10 Lectures on Darwin's Legacy
By STANFORD UNIVERSITY
Added: Mon, 05 Jan 2009 00:00:00 UTC
10 lectures of around two hours each on Darwin's Legacy from the Continuing Studies course (DAR 200) at Stanford University.
Introductory lecture. Professor William Durham provides an overview of the course; Professor Robert Siegel touches upon "Darwin's Own Evolution;" Professor Durham returns for a talk on "Darwin's Data;" and the lecture concludes with a panel discussion moderated by Dr. Lynn Rothschild.
Lecture 2 by Eugenie Scott. Dr. Scott explores the evolution vs. creationism debate and provides an argument for evolution. The lecture is concluded with a panel discussion with Brent Sockness and Jeff Wine.
Lecture 3 by Janet Browne. Dr. Browne presents a biography on Charles Darwin and explores Darwin's Origin of Species. The lecture is concluded with a panel discussion with Craig Heller and Robert Proctor.
Lecture 4 by Daniel Dennett. Dr. Dennett presents the philosophical importance of Darwin's theory of evolution. The lecture is concluded with a panel discussion with Hank Greely and Chris Bobonich.
Lecture 5 by Peter and Rosemary Grant. The Grants discuss how and why species multiply. The lecture is concluded with a panel discussion with Carol Boggs and Rodolfo Dirzo.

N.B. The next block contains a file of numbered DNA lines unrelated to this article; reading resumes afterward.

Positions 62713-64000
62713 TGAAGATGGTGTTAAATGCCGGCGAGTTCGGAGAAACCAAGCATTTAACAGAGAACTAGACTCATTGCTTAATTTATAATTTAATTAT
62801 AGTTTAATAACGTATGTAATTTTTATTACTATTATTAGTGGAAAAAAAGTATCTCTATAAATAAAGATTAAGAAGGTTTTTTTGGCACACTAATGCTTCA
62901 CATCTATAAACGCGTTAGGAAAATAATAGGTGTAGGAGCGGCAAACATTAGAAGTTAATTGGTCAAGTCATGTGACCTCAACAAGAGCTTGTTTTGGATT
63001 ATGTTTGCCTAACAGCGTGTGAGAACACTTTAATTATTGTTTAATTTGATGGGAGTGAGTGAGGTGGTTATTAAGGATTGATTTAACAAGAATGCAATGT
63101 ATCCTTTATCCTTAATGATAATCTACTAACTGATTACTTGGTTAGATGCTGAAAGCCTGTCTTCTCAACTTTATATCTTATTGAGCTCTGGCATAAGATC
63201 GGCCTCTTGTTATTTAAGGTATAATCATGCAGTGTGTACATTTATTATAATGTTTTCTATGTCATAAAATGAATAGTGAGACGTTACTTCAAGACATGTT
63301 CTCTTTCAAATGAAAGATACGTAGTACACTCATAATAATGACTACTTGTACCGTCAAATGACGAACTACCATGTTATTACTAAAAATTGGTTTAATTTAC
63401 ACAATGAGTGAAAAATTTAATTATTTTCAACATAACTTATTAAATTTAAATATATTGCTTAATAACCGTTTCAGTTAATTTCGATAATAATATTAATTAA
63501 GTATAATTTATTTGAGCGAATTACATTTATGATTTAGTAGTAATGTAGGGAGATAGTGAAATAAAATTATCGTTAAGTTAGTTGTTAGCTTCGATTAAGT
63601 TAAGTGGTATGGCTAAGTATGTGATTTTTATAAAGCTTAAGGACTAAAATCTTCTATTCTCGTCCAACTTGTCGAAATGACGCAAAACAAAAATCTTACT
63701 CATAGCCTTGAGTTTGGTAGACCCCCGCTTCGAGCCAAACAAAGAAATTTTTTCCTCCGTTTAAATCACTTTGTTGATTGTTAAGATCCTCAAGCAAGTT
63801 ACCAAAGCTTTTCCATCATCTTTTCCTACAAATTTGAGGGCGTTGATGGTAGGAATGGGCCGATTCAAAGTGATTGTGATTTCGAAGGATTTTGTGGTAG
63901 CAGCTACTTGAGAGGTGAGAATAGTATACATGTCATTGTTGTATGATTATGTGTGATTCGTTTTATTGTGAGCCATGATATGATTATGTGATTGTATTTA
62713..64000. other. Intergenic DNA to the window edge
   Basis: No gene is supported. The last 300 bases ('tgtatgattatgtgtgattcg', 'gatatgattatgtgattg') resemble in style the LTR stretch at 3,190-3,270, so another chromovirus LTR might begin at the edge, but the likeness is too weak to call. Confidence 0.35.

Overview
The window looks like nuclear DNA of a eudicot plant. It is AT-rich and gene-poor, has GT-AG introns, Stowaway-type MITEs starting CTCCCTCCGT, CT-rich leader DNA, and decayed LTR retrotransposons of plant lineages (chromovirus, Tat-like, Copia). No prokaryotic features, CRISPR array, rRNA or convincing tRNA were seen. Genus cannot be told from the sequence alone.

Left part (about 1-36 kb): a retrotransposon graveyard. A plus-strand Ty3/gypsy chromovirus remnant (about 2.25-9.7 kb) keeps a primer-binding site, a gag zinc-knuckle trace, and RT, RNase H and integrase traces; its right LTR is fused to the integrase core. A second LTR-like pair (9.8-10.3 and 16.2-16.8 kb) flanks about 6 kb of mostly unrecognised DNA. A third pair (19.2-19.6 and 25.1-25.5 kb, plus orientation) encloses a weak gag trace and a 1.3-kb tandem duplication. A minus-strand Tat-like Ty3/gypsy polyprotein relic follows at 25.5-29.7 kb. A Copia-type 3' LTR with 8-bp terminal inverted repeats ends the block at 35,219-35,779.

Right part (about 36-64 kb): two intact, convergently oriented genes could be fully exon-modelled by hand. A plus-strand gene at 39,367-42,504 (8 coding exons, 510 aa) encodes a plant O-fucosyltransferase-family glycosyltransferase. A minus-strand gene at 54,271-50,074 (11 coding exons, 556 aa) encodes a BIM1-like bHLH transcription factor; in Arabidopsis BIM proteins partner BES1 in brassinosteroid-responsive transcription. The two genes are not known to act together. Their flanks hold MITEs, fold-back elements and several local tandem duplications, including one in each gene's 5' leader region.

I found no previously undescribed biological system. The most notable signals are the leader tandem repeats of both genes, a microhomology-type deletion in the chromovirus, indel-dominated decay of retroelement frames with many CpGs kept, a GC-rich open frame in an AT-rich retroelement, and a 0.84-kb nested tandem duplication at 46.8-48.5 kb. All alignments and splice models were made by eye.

Lecture 6 by Niles Eldredge. Dr. Eldredge discusses Darwin's life and work. The lecture is concluded with a panel discussion with Ward Watt and Liz Hadly.
Lecture 7 by Professor Melissa Brown. Professor Brown speaks about the history and consequences of social Darwinism, and offers insight into new ways of thinking about social evolution.
Lecture 8 by Paul Ewald. Dr. Ewald speaks about how several pathogenic viruses have evolved over time to break down the cell's barriers to several types of cancer. He suggests that further research will aid in the discovery of additional viruses linked to the causation of cancer. The lecture is concluded with a panel discussion with Gary Schoolnik and Stanley Falkow.
Lecture 9 by Russell Fernald. Dr. Fernald discusses how social behavior changes the brains of fish, animals, and humans to adapt to situations typically involving mating behaviors. The lecture is concluded with a panel discussion with Eric Knudsen and Charles Junkerman.
Lecture 10 by George Levine. Dr. Levine discusses through analysis of Darwin's literary works, ways of seeing and being enchanted by the world as well as the poetic eloquence of Darwin's prose. The lecture is concluded with a discussion between Dr. Levine and Rob Polhemus.
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